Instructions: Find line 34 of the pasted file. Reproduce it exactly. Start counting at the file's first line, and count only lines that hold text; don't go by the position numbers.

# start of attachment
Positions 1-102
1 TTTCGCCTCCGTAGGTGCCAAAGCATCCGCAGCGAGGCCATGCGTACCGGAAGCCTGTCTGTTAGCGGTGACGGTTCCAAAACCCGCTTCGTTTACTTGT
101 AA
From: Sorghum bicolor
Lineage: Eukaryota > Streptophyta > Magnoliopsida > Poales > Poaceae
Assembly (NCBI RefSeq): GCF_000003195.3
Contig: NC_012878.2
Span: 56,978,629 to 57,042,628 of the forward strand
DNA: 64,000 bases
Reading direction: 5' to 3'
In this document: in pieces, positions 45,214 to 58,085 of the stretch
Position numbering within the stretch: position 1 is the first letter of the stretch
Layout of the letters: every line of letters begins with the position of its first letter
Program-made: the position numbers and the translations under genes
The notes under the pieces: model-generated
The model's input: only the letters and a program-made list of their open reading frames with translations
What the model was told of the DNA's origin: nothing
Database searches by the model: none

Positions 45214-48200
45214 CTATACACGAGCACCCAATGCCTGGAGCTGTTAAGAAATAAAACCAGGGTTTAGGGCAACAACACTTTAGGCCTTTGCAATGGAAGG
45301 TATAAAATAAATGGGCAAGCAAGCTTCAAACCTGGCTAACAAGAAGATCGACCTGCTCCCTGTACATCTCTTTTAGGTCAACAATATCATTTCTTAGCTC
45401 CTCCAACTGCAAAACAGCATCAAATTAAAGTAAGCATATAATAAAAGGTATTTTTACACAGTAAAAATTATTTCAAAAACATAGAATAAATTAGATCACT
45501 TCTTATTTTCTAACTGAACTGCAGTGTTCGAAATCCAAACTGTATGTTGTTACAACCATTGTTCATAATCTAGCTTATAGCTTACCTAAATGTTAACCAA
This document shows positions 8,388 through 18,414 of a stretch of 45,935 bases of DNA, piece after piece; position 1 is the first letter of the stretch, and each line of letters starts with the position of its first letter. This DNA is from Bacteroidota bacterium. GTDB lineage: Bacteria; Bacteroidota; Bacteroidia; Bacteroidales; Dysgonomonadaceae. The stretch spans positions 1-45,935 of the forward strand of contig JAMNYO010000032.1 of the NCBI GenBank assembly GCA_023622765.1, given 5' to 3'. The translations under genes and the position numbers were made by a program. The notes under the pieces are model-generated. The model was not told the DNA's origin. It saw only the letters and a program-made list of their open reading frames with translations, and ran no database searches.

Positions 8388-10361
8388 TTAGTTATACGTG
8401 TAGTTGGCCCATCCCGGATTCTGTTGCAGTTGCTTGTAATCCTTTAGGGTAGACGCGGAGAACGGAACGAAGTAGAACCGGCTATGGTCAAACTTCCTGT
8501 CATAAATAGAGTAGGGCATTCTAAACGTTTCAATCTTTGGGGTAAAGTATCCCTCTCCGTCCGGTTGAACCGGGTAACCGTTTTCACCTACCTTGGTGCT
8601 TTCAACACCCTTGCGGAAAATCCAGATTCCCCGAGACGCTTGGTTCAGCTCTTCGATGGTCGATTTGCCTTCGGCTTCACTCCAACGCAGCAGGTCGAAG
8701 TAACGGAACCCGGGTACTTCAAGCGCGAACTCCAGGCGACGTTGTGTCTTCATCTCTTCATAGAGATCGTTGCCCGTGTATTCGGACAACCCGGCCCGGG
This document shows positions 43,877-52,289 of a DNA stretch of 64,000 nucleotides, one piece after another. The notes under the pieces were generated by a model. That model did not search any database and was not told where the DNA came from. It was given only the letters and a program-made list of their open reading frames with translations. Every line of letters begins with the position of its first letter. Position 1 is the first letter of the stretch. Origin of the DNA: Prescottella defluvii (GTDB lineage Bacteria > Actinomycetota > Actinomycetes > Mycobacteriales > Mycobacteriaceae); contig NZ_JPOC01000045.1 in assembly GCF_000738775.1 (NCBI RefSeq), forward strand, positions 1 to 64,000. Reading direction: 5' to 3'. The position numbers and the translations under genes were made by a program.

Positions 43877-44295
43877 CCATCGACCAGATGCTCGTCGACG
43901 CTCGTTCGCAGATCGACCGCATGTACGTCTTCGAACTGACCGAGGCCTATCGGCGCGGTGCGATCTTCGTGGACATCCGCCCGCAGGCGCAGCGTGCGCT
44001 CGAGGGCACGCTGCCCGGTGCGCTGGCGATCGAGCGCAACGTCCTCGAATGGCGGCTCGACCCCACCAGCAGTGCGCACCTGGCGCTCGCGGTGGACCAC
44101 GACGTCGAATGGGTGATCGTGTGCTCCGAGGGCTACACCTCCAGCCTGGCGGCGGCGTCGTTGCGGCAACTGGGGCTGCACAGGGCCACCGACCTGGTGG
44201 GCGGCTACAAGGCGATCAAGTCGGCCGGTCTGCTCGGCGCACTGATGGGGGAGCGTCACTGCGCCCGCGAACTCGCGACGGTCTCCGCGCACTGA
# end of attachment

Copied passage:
43901 CTCGTTCGCAGATCGACCGCATGTACGTCTTCGAACTGACCGAGGCCTATCGGCGCGGTGCGATCTTCGTGGACATCCGCCCGCAGGCGCAGCGTGCGCT